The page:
[Editor’s Note: Due to website issues, this story was accidentally deleted and so has been reposted from June 17, 2020.] As the new Chief of Police for the Concord Police Department, I am currently reviewing all policies, procedures, tactics, and training. I am listening carefully to the community conversations, and I am mindful of the current climate of frustration and anger related to police abuse-of-power situations, including the inexcusable killing of George Floyd by a Minneapolis police officer. I am also aware of how this sentiment affects our own community engagement and public trust here in Concord.
I understand and fully embrace the notion that the Concord Police Department is created by the community and for the community. It is our responsibility to develop rules, regulations, policies, and procedures which reflect the values of our community and utilize the best practices of our profession. I have heard from many of you who requested Concord’s response to the national call for the “8 Can’t Wait” policing reforms. In response to your requests, I would like to share the following:
1. Require de-escalation.
[Require officers to de-escalate situations, where possible, by communicating with subjects, maintaining distance, and otherwise eliminating the need to use force.]
Concord PD complies with this request. The Concord Police Department trains officers according to the requirements of state law to employ techniques when dealing with people in crisis. In addition to these state mandates, Concord goes beyond and trains officers on topics such as mental health, crisis intervention, anti-biased-based policing, and de-escalation tactics. Principles of instruction include conflict resolution, active listening, empathy and respect, rapport building, and promoting calm and confidence within the situation. We also utilize our own virtual reality training platform to reinforce the best practices of de-escalation approaches and techniques. We were recently invited to showcase our virtual reality training curriculum to the California Commission on Police Officer Standards and Training (POST) for consideration of a statewide model of de-escalation training.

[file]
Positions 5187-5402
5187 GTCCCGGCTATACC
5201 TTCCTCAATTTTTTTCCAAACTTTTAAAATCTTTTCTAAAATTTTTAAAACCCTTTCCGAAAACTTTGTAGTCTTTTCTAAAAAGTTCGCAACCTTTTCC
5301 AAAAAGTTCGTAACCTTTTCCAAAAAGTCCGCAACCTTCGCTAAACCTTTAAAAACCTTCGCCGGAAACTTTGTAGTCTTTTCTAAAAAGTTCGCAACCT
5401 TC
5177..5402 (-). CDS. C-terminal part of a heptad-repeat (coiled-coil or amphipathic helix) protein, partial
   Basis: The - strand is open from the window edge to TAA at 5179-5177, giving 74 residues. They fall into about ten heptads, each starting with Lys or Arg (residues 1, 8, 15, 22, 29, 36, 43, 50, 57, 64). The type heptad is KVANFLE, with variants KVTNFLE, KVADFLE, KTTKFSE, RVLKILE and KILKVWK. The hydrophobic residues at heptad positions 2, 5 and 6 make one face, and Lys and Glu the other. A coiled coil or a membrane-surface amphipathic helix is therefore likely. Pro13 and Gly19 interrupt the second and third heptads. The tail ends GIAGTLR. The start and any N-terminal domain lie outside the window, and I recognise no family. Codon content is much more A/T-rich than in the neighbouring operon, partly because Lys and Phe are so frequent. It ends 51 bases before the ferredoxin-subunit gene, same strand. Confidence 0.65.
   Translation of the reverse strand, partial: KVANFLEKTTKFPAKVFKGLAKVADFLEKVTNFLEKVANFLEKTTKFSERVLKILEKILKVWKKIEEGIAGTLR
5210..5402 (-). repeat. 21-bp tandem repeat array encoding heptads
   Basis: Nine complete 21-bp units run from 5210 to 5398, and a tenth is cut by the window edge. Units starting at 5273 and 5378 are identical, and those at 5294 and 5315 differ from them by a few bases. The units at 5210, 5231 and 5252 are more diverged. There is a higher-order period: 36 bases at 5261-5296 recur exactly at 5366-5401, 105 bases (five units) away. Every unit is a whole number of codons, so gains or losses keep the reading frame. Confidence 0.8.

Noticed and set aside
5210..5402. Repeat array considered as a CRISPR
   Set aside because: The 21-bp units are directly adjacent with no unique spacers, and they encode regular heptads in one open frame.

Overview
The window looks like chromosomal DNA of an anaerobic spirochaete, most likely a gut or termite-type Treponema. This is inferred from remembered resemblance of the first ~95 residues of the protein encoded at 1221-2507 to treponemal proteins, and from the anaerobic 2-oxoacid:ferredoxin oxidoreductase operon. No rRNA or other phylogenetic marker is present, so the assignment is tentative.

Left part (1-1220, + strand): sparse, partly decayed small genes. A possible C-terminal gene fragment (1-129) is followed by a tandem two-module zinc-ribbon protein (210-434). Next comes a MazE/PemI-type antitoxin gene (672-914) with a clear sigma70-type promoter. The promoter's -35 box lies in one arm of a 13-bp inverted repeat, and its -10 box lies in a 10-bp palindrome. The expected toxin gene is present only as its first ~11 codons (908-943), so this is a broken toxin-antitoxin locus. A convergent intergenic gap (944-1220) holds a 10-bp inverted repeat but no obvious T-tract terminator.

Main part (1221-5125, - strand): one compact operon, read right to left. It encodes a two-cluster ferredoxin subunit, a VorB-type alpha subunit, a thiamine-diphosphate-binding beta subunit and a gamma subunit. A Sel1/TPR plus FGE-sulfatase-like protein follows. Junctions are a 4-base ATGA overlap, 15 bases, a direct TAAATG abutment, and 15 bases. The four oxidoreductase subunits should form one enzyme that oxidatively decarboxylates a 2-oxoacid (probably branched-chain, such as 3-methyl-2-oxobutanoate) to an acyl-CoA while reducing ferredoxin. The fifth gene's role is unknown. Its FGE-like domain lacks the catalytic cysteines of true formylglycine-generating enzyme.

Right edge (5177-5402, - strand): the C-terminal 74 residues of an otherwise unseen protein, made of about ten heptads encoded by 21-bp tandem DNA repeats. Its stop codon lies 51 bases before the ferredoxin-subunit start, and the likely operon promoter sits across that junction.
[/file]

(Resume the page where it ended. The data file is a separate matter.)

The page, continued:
California Senate Bill 230 (SB 230), which is a law unique to California that was passed in 2019, requires that “officers utilize de-escalation crisis intervention tactics, and other alternatives to force when feasible.” SB 230 also mandates that policy requires officers to conduct all duties in a manner that is fair and unbiased. Additionally, SB 230 requires all officers be trained in de-escalation techniques and alternatives to deadly force. The Concord Police Department is fully compliant with SB 230.
2. Require warning by officers before shooting.
[Require officers to give a verbal warning in all situations before using deadly force.]
Concord PD complies with this request, whenever feasible. The Concord Police Department provides extensive classroom, practical, and scenario-based training for officers to provide verbal warnings, where feasible, to make reasonable efforts to warn that deadly force may be used.
Additionally, California Assembly Bill 392 (effective January 1, 2020) states: “where feasible, a peace officer shall, prior to the use of force, make reasonable efforts to identify themselves as a peace officer and to warn that deadly force may be used, unless the officer has objectively reasonable grounds to believe the person is aware of those facts.” This requirement is consistent with federal case law and Concord Police Department policy.
3. Department shall require officers to intervene in the event of excessive force.
[Require officers to intervene and stop excessive force used by other officers and report these incidents immediately to a supervisor.]